Riding the Second Wave of E-Book Publishing: A Q&A with Springer Science President of eProduct Management and Innovation Olaf Ernst
As an early adopter of e-book technology, Springer Science+Business Media has distinguished itself as a digital leader in the science, technical and medical (STM) market and the book publishing industry as a whole. As more and more publishers are now adopting digital distribution strategies, the Germany-based Springer Science—which offers the largest STM e-book and journal collection—continues to move forward and expand the possibilities of e-commerce.
Olaf Ernst, Springer’s president of eProduct management and innovation, spoke with Book Business Extra about Springer’s experiences in the e-book market, and what he refers to as the “second e-book wave.”
Book Business Extra: E-books have been talked about as “the next big thing” for quite a while now. What do you think it will take for this medium to really take off?
Olaf Ernst: The time for e-books is now. E-books really have taken off, as evidenced by high penetration rates and usage statistics that prove [that] e-books currently play an essential role in the scientific book market. For Springer, e-books already account for a substantial portion of book sales.
Extra: What approach has Springer taken with digital rights management (DRM)?
Ernst: From the very beginning, Springer decided to take an extremely liberal approach to DRM with its e-books. That’s why Springer can be considered a pioneer among e-book publishers. Once a university purchases an e-book from Springer, multiple students and researchers can simultaneously access the e-book. This unlimited, simultaneous access differs from some publishers who have adopted a “one user per e-book” policy, similar to checking out a physical book.
What we can observe now is that the market in general is going in this direction. … For instance, Random House Audio [recently] announced the opening up of its DRM policy. We, at Springer, believe that this liberal approach to the e-book business model will lead to increased use of e-books. And we have not had any major issues with fraud.
Extra: How has the introduction of the Amazon Kindle late last year impacted e-book business for Springer?
Ernst: Springer’s content is not focused on consumers or leisurely reading, but more toward scientific research and development. We see the Amazon Kindle as an additional mechanism for class use, which will definitely help to develop the e-book market. I expect it will take some more time before it is used as a research tool.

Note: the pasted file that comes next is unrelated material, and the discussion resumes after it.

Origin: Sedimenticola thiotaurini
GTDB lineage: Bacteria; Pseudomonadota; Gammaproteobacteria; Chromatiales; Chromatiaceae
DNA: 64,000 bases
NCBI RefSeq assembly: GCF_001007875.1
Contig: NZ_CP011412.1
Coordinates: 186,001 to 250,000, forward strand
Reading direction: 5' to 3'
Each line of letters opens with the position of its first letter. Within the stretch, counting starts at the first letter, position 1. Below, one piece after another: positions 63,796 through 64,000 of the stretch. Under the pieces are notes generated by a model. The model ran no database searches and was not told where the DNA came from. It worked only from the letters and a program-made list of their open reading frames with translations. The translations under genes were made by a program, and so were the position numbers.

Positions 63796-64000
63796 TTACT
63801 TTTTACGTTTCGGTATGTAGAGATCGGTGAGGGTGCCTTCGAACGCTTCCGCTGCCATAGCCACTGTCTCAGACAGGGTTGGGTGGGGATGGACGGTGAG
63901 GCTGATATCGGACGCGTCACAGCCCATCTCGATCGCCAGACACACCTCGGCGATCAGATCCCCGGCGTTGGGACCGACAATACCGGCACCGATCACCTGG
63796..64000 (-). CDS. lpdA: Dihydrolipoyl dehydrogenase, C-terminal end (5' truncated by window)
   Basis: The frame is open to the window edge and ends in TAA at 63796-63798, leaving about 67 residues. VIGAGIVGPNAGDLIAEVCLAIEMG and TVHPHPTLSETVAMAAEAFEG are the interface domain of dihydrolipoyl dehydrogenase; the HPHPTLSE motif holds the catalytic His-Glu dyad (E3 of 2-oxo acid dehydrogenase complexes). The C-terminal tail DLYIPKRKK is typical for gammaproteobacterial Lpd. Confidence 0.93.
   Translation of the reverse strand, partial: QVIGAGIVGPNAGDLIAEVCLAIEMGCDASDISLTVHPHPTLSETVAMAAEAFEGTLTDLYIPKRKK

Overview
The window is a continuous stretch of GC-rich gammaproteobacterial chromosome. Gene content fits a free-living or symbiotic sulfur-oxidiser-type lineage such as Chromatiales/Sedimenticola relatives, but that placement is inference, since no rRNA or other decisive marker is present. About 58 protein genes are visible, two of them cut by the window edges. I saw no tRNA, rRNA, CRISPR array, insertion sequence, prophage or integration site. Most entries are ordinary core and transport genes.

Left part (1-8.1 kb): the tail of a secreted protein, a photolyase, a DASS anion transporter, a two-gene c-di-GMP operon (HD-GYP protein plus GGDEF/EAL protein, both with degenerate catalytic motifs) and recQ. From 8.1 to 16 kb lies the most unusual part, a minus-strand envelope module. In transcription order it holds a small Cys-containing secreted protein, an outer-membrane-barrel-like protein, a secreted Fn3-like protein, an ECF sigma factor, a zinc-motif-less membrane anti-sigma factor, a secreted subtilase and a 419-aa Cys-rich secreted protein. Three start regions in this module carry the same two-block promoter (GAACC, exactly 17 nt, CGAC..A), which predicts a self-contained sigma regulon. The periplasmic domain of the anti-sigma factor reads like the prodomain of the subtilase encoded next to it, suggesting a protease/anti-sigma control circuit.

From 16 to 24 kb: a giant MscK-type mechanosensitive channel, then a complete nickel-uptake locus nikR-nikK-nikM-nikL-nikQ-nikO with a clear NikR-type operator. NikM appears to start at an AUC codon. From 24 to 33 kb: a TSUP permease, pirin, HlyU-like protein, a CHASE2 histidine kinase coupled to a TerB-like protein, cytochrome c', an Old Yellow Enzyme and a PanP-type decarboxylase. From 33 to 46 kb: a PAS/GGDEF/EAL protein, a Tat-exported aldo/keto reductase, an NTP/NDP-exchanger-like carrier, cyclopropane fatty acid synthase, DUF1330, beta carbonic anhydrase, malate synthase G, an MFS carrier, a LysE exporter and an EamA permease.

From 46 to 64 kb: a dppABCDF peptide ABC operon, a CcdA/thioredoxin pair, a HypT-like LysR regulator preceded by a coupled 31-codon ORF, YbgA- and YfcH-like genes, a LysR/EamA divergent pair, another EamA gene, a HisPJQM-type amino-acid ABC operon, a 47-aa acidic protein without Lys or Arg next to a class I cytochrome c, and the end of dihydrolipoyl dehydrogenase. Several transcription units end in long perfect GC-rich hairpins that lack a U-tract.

Extra: How do you see e-book consumption among North American readers differing from those in overseas markets?
Ernst: There is no significant difference in e-book usage across countries. But what we can see is that the Asian market is taking the lead slightly in consumption of e-books. Usage numbers indicate that readers in Asia are more open to this new technology than readers in the rest of the world.
Extra: What has been the biggest difference in marketing e-book titles versus print titles?
Ernst: … We publish about 5,000 new books a year, so it’s not possible to put a marketing push behind each book. Thanks to the integrated electronic platform SpringerLink, e-books [and] journal articles are visible and easily accessible. Additionally, electronic initiatives such as Google Book Search [and] Amazon’s “Search Inside the Book” [feature] make every book, even older ones, easy to find. Books that were formerly out of stock or out of print can be found electronically and purchased. The electronic availability offers publishers a new pull marketing tool.
Extra: How much training and/or hiring did Springer invest in to keep up with these changes in technological distribution?
Ernst: Springer made a big investment in building up the new e-book technologies, which of course is an ongoing initiative. In general, the new technologies require a joint effort on the part of the publisher as well as the bookseller. We continuously train our own employees, as well as our sales partners in the book trade, libraries and agencies, to familiarize them with our new technologies.
Extra: What do you see as being the next big innovation in the e-book segment of the industry?
Ernst: The second e-book wave really seems to have taken off. Electronic books are available and frequently used on a large scale within the scientific research environment. Nowadays, e-books are state-of-the-art. The next step would be to conquer the individual market offerings of handheld devices such as the Kindle or the Sony e-book reader.